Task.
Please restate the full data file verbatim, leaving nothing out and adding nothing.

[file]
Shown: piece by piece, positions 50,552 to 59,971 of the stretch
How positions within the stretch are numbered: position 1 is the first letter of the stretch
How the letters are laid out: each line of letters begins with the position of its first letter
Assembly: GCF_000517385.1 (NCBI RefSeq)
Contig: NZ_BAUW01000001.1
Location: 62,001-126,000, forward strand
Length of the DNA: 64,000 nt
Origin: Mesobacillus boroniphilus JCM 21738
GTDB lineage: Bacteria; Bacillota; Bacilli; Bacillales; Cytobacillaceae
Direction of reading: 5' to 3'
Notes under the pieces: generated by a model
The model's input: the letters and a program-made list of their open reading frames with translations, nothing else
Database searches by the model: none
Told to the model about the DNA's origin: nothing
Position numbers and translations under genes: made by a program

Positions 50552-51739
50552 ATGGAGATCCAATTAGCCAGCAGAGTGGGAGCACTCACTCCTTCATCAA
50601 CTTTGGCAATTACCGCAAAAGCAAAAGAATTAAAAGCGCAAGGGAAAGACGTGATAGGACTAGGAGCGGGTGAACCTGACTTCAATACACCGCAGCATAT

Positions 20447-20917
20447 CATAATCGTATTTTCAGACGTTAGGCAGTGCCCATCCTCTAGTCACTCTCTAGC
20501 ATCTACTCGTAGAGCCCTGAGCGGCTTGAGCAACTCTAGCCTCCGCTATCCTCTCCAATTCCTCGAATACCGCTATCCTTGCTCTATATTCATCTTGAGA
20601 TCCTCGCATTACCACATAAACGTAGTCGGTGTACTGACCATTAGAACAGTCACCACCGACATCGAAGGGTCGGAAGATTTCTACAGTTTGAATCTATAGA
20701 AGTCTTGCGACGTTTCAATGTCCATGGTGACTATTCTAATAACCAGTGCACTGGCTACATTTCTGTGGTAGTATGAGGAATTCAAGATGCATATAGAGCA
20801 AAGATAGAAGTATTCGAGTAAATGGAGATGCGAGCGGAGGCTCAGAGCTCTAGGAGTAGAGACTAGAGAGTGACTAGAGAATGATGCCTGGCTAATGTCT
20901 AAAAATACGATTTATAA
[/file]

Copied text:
Shown: piece by piece, positions 50,552 to 59,971 of the stretch
How positions within the stretch are numbered: position 1 is the first letter of the stretch
How the letters are laid out: each line of letters begins with the position of its first letter
Assembly: GCF_000517385.1 (NCBI RefSeq)
Contig: NZ_BAUW01000001.1
Location: 62,001-126,000, forward strand
Length of the DNA: 64,000 nt
Origin: Mesobacillus boroniphilus JCM 21738
GTDB lineage: Bacteria; Bacillota; Bacilli; Bacillales; Cytobacillaceae
Direction of reading: 5' to 3'
Notes under the pieces: generated by a model
The model's input: the letters and a program-made list of their open reading frames with translations, nothing else
Database searches by the model: none
Told to the model about the DNA's origin: nothing
Position numbers and translations under genes: made by a program

Positions 50552-51739
50552 ATGGAGATCCAATTAGCCAGCAGAGTGGGAGCACTCACTCCTTCATCAA
50601 CTTTGGCAATTACCGCAAAAGCAAAAGAATTAAAAGCGCAAGGGAAAGACGTGATAGGACTAGGAGCGGGTGAACCTGACTTCAATACACCGCAGCATAT

Positions 20447-20917
20447 CATAATCGTATTTTCAGACGTTAGGCAGTGCCCATCCTCTAGTCACTCTCTAGC
20501 ATCTACTCGTAGAGCCCTGAGCGGCTTGAGCAACTCTAGCCTCCGCTATCCTCTCCAATTCCTCGAATACCGCTATCCTTGCTCTATATTCATCTTGAGA
20601 TCCTCGCATTACCACATAAACGTAGTCGGTGTACTGACCATTAGAACAGTCACCACCGACATCGAAGGGTCGGAAGATTTCTACAGTTTGAATCTATAGA
20701 AGTCTTGCGACGTTTCAATGTCCATGGTGACTATTCTAATAACCAGTGCACTGGCTACATTTCTGTGGTAGTATGAGGAATTCAAGATGCATATAGAGCA
20801 AAGATAGAAGTATTCGAGTAAATGGAGATGCGAGCGGAGGCTCAGAGCTCTAGGAGTAGAGACTAGAGAGTGACTAGAGAATGATGCCTGGCTAATGTCT
20901 AAAAATACGATTTATAA